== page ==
Let me set out my stall nice and early here. I subscribe to the ‘Craft’ school of cookery. Please don’t confuse this with the similarly named conglomerate, I don’t subscribe to them. My ‘subscription’ to craft rather than science is based on my own laziness rather than any dark art that I have evolved or inherited over the years. As any regular reader will know, I tend to throw things together based on what I think should work. The results are not always perfect. In fact, the results are often pretty disappointing. My supportive family sits around the table lying to me. “No, it really is pretty good.” “I love the chewy texture of the meat.” “Actually, I like my vegetables nice and watery.”
It’s time to put science to the test. Can it really help me create a better class of Spiced Leg of Lamb? I have been forced into this test by my friend Stefan over at Stefan Gourmet. He sent me a gift of a food thermometer along with a couple of challenges. The first being to cook some meat using the device. Where’s the craft in that? I suppose the craft comes from the spice mixing and marinading.
Here’s the ingredients
- 1 leg of Wicklow lamb
- 3 single bulbs of garlic or a complete bulb of regular garlic
- 6 to 8 slices of ginger
- 1 teaspoon of cardamom (after podding)
- 1 teaspoon of mustard seeds
- 1 teaspoon of fennel seeds
- 1 teaspoon of cumin seeds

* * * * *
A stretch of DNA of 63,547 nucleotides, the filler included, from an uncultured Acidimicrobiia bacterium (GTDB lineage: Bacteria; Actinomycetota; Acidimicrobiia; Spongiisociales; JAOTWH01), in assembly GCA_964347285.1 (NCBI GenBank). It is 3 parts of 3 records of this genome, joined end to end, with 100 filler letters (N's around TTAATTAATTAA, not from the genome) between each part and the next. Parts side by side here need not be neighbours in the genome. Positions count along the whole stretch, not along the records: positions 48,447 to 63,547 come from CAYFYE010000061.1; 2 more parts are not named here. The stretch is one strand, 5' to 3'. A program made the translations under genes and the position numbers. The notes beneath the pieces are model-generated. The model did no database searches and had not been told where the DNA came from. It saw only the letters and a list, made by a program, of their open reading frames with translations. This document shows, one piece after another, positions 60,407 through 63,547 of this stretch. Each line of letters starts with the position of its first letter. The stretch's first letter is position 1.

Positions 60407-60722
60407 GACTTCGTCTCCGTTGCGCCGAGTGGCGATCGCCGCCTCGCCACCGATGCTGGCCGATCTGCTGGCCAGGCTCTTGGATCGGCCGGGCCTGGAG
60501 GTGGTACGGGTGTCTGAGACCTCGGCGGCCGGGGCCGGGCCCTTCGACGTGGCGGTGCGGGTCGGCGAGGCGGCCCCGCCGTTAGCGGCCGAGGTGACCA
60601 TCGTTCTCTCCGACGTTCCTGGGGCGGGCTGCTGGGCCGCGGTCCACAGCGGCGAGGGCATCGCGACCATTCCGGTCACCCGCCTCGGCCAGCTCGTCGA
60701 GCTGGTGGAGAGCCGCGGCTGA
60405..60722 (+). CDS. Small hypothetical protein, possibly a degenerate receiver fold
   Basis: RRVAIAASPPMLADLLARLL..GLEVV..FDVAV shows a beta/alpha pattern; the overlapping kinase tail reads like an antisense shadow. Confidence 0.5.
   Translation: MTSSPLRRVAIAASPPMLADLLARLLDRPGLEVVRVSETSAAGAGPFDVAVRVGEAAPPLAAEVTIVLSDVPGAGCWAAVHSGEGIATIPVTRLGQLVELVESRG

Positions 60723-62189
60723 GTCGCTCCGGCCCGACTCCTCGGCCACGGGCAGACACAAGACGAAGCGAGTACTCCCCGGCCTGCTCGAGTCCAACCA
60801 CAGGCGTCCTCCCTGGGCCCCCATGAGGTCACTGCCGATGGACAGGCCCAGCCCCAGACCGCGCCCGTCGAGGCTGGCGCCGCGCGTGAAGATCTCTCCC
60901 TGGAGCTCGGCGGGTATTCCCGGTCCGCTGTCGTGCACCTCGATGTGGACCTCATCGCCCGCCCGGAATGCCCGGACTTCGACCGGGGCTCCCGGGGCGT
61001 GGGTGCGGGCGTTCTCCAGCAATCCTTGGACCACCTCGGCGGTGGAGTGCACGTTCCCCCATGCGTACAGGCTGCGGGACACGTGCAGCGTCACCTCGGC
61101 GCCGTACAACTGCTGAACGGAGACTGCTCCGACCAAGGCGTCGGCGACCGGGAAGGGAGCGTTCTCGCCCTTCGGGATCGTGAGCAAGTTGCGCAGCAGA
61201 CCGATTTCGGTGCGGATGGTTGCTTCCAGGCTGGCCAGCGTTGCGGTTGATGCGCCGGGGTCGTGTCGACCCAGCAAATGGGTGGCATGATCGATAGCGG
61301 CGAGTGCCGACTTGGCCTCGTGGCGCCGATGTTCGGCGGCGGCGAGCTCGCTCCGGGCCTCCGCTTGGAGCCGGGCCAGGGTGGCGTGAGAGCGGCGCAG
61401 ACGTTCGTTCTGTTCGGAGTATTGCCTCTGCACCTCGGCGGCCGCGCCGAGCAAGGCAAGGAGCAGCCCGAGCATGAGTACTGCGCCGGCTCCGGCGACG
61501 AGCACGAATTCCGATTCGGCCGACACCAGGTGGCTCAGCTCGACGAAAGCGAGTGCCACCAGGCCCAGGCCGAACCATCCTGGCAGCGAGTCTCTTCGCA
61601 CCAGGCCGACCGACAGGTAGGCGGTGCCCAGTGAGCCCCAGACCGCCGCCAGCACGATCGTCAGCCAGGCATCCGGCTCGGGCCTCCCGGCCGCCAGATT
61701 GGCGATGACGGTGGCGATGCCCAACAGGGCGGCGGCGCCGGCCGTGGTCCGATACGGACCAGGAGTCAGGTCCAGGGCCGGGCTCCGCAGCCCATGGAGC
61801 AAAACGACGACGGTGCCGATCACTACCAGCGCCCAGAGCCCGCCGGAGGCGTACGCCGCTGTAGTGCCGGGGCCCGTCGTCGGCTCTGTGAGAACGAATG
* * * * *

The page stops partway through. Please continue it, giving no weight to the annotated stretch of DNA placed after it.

- 1 teaspoon of turmeric
- 1 stick of cinnamon
- Juice of a lime
- 2 chilis (your call on the heat levels / variety of chili)
- 250 ml of goats’ yoghurt (or regular cows’ if you prefer)
- 4 onions (optional) for roasting
First get the cardamom out of the pods.
Then toast the cumin and fennel seeds until the house is full with the aromas.
Put the cumin, mustard and fennel seeds, the cardamom and the cinnamon into a mortar and apply the pestle until ground. Slice the chilis, keeping or discarding the seeds depending upon your desire for heat.
Chop the ginger.
Put the ginger, chili, yoghurt, turmeric, lime juice and the ground spices into a blender. Blend until blended.
Put some deep slashes in the meat. Take time to photograph this step.
Put the leg of lamb into a big plastic bag. Pour the mixture over the lamb, keeping it inside the bag.
Tie a knot in the bag and ease the mixture into every crevice (of the meat). Leave the lamb in the bag and place it in the fridge for at least 4 hours. Overnight would be better. No science here. Take the lamb out of the bag and put it on an oven rack, over the now roughly chopped (optional) onions.
Now comes the science bit. Stick the probe into the meat. set the dial to alarm at 60º C.
The meat took about an hour and a quarter to reach the desired temperature in a 200º C oven. I let it rest for ten minutes before carving.
This little experiment in the appliance of science to cooking has given me pause for thought. The meat was perfectly cooked. No guesswork needed. No having to explain to family that it needs to go back in for 20 minutes to ‘finish off’. Maybe there is something to this science lark after all.
I served it with homemade naan breads, spinach cooked with garlic and balsamic vinegar and those oven onions that cooked below the lamb. I have learned that the crafty thing to do is to apply the science to the cooking. What do you think?